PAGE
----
By, Crystal Y. ’20
“I have a dream,” began Martin Luther King Jr. on August 28, 1963 during the March on Washington—and on January 22, 2019, during Winsor’s annual MLK celebration. The speech is shown every year at the beginning of the event to serve as a reminder of the legacy he left behind. This year’s celebration, which was the 26th one, was no different; centered around the theme “Service: A Path to Justice,” the speech helped to set the tone for the night that followed.
The program included a showing of the film Social Justice for All, a welcome address by Ms. Pelmas, and a reading done by Lower Schoolers of the poem Justice by Navi. Throughout the event, the Winsor Inspirational Singing Ensemble (WISE) performed three times to rouse spirits, including a finale of Lift Ev’ry Voice and Sing. Followed by an introduction, special guest speaker Rachel Rollins, the Suffolk County District Attorney, shared six pieces of advice with the Winsor community. Namely, to be grateful, deliberate, willing to advocate for oneself, aware of the need to take care of our physical and emotional wellbeing, willing to “do what’s right,” and unafraid of failure.
Additionally, Karilyn Crockett ’91, a lecturer at MIT concerning Public Policy and Planning, delivered a touching address, which concluded that “the question of what we are willing to give is really, ‘How uncomfortable are we willing to be for the cause of justice?’”
Two Winsor students were also invited to share their thoughts on what justice looks like. Karen T. ’19 connected to Dr. King’s faith in God, stating that “I do service whenever I can because of my desire to help others and because I want to empower the change that I wish to see in this world.” Jamila O. ’19‘s reflection centered on the right to vote. She urged her audience to “assume an active role in the fight for justice, no matter how seemingly small: let’s question our comfort with the inequitable systems in place, educate ourselves about the injustices that still exist, challenge ourselves to speak out, and hold ourselves accountable as advocates and allies.” Both highlighted tangible elements of Dr. King’s legacy that we, as students, should consciously strive toward: service and justice.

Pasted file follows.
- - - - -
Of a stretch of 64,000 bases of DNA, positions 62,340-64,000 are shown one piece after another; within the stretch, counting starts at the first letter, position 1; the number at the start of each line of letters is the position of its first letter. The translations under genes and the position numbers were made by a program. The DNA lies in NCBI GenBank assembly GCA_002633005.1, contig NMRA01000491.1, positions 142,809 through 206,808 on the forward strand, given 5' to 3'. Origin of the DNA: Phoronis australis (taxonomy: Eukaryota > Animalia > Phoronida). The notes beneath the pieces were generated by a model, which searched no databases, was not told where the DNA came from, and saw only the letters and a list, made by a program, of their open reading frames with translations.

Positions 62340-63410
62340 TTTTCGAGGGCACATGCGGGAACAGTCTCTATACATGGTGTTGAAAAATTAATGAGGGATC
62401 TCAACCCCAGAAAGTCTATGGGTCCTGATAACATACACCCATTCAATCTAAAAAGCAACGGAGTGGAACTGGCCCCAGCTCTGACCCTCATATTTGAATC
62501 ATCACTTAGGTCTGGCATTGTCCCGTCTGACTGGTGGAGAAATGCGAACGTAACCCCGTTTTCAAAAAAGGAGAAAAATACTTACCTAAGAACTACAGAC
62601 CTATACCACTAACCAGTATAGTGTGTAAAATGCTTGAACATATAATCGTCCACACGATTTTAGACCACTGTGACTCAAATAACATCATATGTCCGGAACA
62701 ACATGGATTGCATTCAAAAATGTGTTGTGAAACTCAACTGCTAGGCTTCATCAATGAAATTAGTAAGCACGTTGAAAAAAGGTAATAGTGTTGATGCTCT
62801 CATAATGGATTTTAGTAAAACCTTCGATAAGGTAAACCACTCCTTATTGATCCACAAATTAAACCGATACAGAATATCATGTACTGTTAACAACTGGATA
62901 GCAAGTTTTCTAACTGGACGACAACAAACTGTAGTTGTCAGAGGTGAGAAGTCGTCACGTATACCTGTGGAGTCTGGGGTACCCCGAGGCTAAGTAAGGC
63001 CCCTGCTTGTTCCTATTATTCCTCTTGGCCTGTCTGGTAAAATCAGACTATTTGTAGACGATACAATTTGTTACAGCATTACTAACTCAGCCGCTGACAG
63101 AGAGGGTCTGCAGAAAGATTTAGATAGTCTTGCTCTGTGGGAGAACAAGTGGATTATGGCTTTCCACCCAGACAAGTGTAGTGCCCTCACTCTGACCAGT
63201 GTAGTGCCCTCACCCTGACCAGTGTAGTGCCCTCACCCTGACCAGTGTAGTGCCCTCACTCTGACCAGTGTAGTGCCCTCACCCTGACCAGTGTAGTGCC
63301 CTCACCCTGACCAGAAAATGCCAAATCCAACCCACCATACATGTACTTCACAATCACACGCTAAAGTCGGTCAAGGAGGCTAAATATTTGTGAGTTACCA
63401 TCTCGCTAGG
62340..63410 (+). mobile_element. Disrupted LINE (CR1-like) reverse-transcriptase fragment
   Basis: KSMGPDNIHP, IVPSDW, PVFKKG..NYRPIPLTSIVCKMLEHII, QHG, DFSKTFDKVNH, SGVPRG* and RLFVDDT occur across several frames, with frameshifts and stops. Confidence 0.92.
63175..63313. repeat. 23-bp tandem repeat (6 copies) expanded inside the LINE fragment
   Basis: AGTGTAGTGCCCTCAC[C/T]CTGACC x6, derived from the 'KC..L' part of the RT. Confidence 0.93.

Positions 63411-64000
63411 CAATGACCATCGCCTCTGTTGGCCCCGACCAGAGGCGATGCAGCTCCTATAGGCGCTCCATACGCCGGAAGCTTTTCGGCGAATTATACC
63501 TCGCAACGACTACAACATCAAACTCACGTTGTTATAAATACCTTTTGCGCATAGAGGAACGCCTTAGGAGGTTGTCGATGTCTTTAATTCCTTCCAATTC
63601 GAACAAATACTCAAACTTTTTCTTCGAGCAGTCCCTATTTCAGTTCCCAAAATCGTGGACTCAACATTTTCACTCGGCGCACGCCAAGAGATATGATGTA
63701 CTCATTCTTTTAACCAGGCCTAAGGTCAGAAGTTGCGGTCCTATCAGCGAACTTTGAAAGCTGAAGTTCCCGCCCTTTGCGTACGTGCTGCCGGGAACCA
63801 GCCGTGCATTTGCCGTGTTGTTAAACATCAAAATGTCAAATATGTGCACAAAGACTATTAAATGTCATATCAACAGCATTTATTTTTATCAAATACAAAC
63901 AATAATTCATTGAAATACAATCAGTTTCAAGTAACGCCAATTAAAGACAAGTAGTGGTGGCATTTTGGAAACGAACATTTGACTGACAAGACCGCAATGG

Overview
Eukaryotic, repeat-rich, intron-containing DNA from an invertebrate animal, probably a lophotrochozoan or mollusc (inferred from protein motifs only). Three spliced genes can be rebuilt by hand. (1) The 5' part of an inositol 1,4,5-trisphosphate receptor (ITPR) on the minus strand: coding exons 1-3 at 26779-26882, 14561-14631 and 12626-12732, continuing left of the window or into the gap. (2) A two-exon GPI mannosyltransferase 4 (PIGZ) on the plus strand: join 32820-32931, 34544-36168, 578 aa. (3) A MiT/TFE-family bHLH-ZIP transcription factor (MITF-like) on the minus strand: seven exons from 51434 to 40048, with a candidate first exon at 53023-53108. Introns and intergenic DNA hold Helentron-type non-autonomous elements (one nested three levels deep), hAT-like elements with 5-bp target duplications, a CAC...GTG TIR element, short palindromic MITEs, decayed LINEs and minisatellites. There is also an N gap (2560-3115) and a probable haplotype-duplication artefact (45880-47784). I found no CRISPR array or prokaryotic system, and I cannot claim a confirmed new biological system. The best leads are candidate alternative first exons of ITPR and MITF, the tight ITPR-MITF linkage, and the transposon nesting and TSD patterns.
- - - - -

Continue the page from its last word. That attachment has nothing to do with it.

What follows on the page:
The celebration, once again, both honors Dr. King and helps give his lessons and morals a modern context that can be applied moving forward in the future. As the Winsor community moves toward becoming agents of change, we should keep in mind that, as Dr. King said, “true peace is not merely the absence of tension: it is the presence of justice.”